February 2011

Post image for Can Tomatoes Take Any More Global Warming?

Today, my friendly neighborhood Potbelly Sandwich Shop posted small flyers along the ordering line, asking: “Where are the tomatoes?” The flyer explained:

The recent cold weather across North America has had a severe impact on the availability, quality and cost of tomatoes.

Due to these factors, we will temporarily cease to offer tomatoes on your sandwich. As soon as the tomato crop returns to normal we will add them back to your sandwiches.

We apologize for this inconvenience. We do not want to compromise on the quality or value of our sandwiches.

More evidence — if any were needed — that winter endangers public health and welfare. Tomatoes are a great source of anti-oxidents and other health-enhancing nutrients. And they are delish!

Besides ruining tomatoes, winter is strongly correlated with cold and flu. Winter can also cause or contribute to power outages, travel disruptions and delays, traffic accidents, and injuries from slipping on ice.

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Update on the States

by William Yeatman on February 28, 2011

in Blog, Politics

Post image for Update on the States


Three weeks ago, a federal judge in Louisiana found the Department of the Interior in contempt for its moratorium on oil and gas drilling in the Gulf of Mexico enacted in the wake of last year’s BP spill. As a result of the ruling, the government will have to pay the plaintiff’s legal fees, but it didn’t impact the moratorium, which was lifted on October 22, 2010. Despite the end of the de jure moratorium, the Obama administration has kept in place a de facto moratorium through bureaucratic foot-dragging.

Two weeks ago, the same U.S. District Judge, Martin Feldman, lifted this de facto moratorium, by granting a preliminary injunction requiring that the Interior Department act within 30 days on five pending permit applications. According to Judge Martin’s ruling, “Delays of four months and more in the permitting process, however, are unreasonable, unacceptable and unjustified by the evidence before the court.”

New Hampshire

By a 246 to 104 vote, the New Hampshire House of Representatives last week passed HB 519, legislation that would withdraw New Hampshire from a regional energy-rationing scheme known as the Regional Greenhouse Gas Initiative. Governor John Lynch (D) promised to veto the bill before it was introduced, but this week’s vote is veto-proof. The State Senate is expected to pass HB 519 with enough votes to overturn the Governor’s promised veto.

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EPA’s end-run around democracy is just the most egregious example of a more pervasive disorder. Regulation without representation — Congress’s delegation of lawmaking power to non-elected bureaucrats — is the malady.  The cure is the Regulations from the Executive in Need of Scrutiny (REINS) Act, which would require congressional approval before major agency rules can take effect.

Or so I argue today in “Put the REINS on EPA,” at Pajamas Media.Com.

My column harks back to the political philosphy of the American Founders and one of their great teachers, the English philosopher John Locke, who said:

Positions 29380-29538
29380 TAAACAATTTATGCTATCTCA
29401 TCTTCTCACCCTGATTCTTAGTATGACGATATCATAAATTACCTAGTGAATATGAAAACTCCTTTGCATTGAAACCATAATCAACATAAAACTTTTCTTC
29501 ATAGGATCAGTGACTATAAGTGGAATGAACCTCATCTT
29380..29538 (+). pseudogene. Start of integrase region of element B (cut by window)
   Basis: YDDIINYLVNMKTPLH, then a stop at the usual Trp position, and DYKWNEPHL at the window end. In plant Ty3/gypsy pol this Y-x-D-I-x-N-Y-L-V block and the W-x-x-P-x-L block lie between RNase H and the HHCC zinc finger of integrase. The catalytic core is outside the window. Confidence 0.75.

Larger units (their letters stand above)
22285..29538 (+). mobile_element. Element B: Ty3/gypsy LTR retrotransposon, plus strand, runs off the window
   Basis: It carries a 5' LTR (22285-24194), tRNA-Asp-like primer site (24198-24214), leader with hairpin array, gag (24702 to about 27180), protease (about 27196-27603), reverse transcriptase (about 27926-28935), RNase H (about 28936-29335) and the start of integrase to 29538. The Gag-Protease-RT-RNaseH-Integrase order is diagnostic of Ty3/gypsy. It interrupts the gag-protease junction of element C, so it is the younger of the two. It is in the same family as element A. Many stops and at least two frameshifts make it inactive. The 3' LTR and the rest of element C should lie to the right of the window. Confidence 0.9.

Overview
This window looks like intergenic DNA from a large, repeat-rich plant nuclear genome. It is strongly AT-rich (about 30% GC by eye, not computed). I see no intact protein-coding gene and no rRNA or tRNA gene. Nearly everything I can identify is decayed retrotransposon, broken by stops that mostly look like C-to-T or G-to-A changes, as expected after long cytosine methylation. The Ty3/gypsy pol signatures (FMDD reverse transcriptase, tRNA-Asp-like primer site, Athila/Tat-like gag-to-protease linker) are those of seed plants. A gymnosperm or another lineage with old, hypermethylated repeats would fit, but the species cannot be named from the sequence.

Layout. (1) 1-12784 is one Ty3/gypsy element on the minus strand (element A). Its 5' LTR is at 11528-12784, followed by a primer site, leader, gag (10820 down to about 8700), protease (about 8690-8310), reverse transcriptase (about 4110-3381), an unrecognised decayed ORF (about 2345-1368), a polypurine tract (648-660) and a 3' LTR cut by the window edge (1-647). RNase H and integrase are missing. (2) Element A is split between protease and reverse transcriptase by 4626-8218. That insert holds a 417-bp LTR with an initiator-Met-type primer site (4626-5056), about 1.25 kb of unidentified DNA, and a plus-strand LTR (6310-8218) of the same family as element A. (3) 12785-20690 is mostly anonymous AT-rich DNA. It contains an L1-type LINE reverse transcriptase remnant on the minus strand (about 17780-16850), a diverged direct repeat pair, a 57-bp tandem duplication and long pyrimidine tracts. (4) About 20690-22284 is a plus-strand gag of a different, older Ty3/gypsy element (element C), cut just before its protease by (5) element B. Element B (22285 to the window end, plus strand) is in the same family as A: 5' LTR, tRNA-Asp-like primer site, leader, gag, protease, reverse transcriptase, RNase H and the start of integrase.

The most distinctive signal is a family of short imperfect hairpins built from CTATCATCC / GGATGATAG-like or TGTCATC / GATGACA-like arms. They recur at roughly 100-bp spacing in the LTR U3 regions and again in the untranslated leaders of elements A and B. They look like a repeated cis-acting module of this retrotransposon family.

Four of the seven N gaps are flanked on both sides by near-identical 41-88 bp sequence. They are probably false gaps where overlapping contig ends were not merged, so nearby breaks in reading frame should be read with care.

The legislative cannot transfer the power of making laws to any other hands, for it being but a delegated power from the people, they who have it cannot pass it on to others.

Post image for Cooler Heads Digest 25 February 2011

In the News

Time To Put the REINS on EPA
Marlo Lewis, GlobalWarming.org, 25 February 2011

Interview with Freeman Dyson
Steve Conner, The Independent, 25 February 2011

EnviroPoll: Global Warming Is “Overblown”
Paul Chesser, American Spectator, 24 February 2011

The Gore Effect Strikes Canada
Greg Pollowitz, Planet Gore, 24 February 2011

IG Report Sheds New Light on Climategate Scandal
Steve McIntyre, ClimateAudit.org, 23 February 2011

Industry Has Spoken…Will the President Listen?
Kenneth Green, The American, 23 February 2011

She’s Leaving, on a (Surely) Private Plane
Chris Horner, AmSpecBlog, 22 February 2011

Hiding the Decline
Judith Curry, Climate Etc, 22 February 2011

Don’t Overreact to Possible Global Warming
Jay Ambrose, Detroit News, 21 February 2011

News You Can Use

Alarmist Myth Debunked

Global warming alarmists long have warned that rising temperatures would destroy the ocean’s coral reefs. But World Climate Report this week notes a new study in the peer-reviewed journal Geophysical Research Letters demonstrating that warming oceans expand the range of tropical corals northward along the coast of Japan. At the same time, the corals are remaining stable at the southern end of their ranges. That is, corals are expanding, not contracting.

Inside the Beltway

Myron Ebell

Late last Friday, the House of Representatives passed a Continuing Resolution to fund the federal government for the remainder of the 2011 fiscal year, which ends on September 30. H.R. 1 makes significant but not huge cuts in federal spending.

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Post image for Can Electric Vehicles Change the Game?

“Can electric vehicles change the game?” That’s the question Edison Electric Institute President Tom Kuhn poses this week on National Journal’s energy blog.  

I answer in the negative, pointing out, for example, that even if electric vehicle battery prices drop by 65%, the five-year fuel savings would not offset the additional up-front purchase price unless oil hits $280 a barrel (according to Boston Consulting Group).  You can read my response and those of other wonks and activists at NationalJournal.Com.

Here, I would like to share (with permission) the reaction of an industry expert who read the National Journal blog posts: [click to continue…]

Post image for “Grassley would swallow anti-ethanol measures to cut deficit” – DeMoines Register

The hand writing was already on the wall last December even though Congress extended the Volumetric Ethanol Excise Tax Credit (VEETC) for another year.

As explained here, ethanol’s policy privileges lost their perceived legitimacy. Beef, hog, poultry, and dairy farmers objected that ethanol policy inflates livestock feed costs, making their products less competitive in global markets. Humanitarian organizations objected that ethanol policy aggravates world hunger by driving up grain costs. Environmental groups objected that corn ethanol production damages water quality and, on a life-cycle basis, probably emits more carbon dioxide than the gasoline it replaces. Budget hawks objected to Congress lavishing billions on a favored few in the midst of a budget crisis. Free market groups objected to the fleecing of consumers compelled to buy a product that delivers less bang for buck than gasoline.